The electric cables for the Block Island Wind Farm were supposed to be buried in trenches at least four feet below the seabed, but workers couldn’t get down as far as they wanted, and over the last four years waves have exposed portions of the transmission lines that run to and from a beach on the island. Now, Orsted, plans to rebury one of the two cables starting in the fall. ...But for an indeterminate amount of time during construction, the 30-megawatt wind farm, which cost hundreds of millions of dollars to build, will have to go offline.
Fugate said that if the PUC votes to have the companies pay for the project out of pocket, the decision would be litigated. In July 2019, however, Ørsted told The Block Island Times that it would pay for the re-installation and not pass the cost of the project off to the public. National Grid has stated to the paper in the past that the cost of reinstalling a section of its sea2shore cable might be shared by mainland and island ratepayers.
Mark DePasquale, founder of Green Development LLC, often turns to legal action when things don’t fall his way.
A Rhode Island renewable energy developer says it plans to sue the towns of Coventry and Exeter for a total of about $285 million, saying the corporation has been illegally deprived of its rights to develop solar projects in those towns.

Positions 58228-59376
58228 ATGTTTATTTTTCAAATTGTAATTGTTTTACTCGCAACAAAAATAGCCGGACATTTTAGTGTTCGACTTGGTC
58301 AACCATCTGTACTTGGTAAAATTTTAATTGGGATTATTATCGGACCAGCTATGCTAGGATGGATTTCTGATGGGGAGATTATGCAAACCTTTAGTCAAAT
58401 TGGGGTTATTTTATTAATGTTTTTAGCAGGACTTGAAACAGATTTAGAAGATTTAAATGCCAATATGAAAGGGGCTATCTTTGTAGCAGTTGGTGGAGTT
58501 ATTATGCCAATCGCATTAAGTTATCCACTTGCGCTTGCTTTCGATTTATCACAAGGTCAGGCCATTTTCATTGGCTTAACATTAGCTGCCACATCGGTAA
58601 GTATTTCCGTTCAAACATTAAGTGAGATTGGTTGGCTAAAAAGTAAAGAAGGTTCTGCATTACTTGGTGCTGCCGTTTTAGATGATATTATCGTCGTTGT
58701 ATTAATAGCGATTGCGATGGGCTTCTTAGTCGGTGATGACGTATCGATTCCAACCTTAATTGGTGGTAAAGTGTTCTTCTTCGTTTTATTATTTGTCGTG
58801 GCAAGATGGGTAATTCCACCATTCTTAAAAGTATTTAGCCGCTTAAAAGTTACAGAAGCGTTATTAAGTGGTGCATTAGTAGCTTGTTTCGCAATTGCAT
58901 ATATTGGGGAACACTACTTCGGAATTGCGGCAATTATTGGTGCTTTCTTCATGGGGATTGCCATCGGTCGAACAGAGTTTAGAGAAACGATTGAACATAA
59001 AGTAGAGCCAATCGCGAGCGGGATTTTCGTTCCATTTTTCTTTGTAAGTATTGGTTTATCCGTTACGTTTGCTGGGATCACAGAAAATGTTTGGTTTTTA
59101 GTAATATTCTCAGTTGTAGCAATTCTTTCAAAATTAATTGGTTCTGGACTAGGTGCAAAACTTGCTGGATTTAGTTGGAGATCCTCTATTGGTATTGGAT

Seven U.S. senators from New England on Monday urged ISO-NE to “return to the table with stakeholders” and more closely align its fuel security initiative with state policies seeking to speed the transition to renewable energy resources.
Mark DePasquale, founder of Green Development LLC, embodies the tension surrounding renewable-energy development in Rhode Island. He’s both lauded and vilified. One of his projects, in the woods of Coventry, exemplifies the controversy that follows the state’s most prominent developer of wind and solar energy.
Doug Christel, a fishing policy analyst at NOAA, responded a week later. The federal agency had not been closely tracking the state process but had discussed Lapp's concerns, he said. "Similar to some of your comments, we feel the DEIS [draft environmental impact statement] underestimates landings from within the WDA," he wrote, referring to the wind development area leased by Vineyard Wind from the Bureau of Ocean Energy Management.